One time while Mrs Fienning was watching her husband and his colleagues land their planes at their base in South Carolina, she noticed that all the children in attendance were having to squint as they looked up at the sky.

The military had issued Aviator sunglasses to the adults watching their loved ones, but not to the boys and girls.

"The kids were kind of left out there in the sun," says Ms Fienning, 34.

She mentioned the children's predicament to her husband, who came up with the name, Babiators.

"Once we had the name, we thought, 'OK, this could be fun,'" she says.

Developing the idea with the Guards, they designed sunglasses which were made out of rubber instead of plastic, so as to be as durable and child-friendly as possible.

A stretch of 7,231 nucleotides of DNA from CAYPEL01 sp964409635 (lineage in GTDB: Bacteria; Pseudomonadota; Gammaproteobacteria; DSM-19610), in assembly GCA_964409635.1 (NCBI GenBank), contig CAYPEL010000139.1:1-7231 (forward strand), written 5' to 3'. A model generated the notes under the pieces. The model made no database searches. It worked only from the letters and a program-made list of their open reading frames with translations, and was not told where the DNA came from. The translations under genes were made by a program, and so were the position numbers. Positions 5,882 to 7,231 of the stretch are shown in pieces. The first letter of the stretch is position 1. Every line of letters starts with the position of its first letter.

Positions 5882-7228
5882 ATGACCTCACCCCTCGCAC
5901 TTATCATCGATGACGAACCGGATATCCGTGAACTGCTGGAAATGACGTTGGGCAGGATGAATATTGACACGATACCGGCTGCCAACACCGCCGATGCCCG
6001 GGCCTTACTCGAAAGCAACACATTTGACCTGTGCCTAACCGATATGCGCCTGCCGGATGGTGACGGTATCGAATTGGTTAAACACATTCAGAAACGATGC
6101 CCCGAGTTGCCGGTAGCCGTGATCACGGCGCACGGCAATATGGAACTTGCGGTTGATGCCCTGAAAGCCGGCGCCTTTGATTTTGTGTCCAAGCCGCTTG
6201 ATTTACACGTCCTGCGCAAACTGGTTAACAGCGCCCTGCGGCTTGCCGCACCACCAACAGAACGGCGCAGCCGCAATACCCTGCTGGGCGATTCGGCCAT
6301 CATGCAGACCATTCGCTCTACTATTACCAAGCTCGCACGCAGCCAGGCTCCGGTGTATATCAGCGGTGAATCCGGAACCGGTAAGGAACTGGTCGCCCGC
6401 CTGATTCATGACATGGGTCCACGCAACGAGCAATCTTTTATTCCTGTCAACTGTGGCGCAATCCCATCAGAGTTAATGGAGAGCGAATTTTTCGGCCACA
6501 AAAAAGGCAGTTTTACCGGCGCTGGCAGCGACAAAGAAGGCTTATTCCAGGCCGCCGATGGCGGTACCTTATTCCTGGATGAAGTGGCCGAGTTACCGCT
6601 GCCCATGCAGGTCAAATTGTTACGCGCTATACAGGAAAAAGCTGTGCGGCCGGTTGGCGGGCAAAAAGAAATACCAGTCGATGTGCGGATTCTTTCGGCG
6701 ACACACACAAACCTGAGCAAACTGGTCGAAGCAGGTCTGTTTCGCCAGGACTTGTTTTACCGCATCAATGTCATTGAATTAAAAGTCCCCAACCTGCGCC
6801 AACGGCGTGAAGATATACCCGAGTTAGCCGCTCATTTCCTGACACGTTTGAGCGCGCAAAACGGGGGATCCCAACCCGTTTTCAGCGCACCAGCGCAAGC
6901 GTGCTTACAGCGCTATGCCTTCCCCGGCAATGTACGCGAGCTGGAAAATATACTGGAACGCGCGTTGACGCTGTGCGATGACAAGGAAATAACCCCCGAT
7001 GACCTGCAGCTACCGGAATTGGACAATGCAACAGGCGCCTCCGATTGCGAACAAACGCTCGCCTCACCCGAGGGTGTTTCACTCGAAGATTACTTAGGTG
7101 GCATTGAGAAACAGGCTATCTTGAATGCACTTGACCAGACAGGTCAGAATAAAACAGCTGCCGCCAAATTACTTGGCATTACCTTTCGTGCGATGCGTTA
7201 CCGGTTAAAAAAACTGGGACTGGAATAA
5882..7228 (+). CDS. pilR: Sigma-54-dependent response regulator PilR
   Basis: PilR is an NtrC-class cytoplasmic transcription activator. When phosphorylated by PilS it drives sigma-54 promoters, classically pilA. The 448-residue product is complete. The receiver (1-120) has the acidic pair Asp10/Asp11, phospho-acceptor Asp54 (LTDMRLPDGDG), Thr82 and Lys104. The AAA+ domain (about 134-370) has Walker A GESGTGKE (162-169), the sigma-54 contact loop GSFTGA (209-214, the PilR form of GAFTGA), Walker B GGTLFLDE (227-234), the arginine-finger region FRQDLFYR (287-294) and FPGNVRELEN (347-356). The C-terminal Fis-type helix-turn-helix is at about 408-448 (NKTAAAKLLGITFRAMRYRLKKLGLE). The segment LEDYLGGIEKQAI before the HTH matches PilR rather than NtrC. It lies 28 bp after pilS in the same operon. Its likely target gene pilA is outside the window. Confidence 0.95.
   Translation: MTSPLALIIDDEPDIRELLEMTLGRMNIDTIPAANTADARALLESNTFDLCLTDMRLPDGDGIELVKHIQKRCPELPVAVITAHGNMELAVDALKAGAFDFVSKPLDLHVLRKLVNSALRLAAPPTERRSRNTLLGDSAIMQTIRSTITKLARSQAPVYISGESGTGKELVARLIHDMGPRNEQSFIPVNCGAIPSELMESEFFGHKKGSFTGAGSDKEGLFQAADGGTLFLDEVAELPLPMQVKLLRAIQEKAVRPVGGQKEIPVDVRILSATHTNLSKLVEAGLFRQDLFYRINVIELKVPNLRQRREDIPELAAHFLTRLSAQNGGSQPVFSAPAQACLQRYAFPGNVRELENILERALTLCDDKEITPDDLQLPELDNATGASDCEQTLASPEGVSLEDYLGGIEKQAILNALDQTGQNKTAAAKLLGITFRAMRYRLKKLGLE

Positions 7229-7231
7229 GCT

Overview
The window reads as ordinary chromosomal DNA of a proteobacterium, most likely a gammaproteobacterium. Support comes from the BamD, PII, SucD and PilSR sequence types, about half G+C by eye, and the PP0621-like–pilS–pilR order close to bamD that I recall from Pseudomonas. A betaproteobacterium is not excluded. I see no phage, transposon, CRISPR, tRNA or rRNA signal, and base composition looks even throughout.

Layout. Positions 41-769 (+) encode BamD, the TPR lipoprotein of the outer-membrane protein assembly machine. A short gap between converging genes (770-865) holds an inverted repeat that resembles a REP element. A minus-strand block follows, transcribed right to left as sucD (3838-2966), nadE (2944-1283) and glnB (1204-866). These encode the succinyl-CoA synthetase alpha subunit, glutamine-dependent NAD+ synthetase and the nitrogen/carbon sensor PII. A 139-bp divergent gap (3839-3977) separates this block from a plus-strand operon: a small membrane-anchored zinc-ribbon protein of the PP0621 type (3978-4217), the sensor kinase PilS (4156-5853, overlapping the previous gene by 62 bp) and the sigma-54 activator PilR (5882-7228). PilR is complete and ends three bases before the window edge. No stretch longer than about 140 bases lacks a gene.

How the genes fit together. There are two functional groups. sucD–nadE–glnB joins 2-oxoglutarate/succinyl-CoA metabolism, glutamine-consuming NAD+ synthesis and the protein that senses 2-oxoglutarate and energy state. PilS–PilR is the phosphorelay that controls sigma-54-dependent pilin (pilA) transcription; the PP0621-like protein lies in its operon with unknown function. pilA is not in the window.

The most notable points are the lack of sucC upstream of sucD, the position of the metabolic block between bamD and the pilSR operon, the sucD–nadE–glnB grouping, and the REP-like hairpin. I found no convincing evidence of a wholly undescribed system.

Babiators co-founders, left to right, Molly Fienning, Carolyn Guard and Matthew Guard Babiators says being an American company has helped their overseas sales

They started selling Babiators in March, 2011, for about $20 (£12) each.

'Brand unity'

Although the Babiators' website allows customers to buy the sunglasses directly, the company realised that most people, when buying clothes or clothing accessories, like to try them on first.

Start Quote

Entrepreneurs need to do what I'm not sure comes naturally to them - they need to pause and study the culture”

End Quote Candace Corlett WSL Strategic Retail

So after some speedy international expansion, the sunglasses are now available in 45 countries, via almost 2,000 retailers.

This swift overseas growth has posed some obstacles for the company.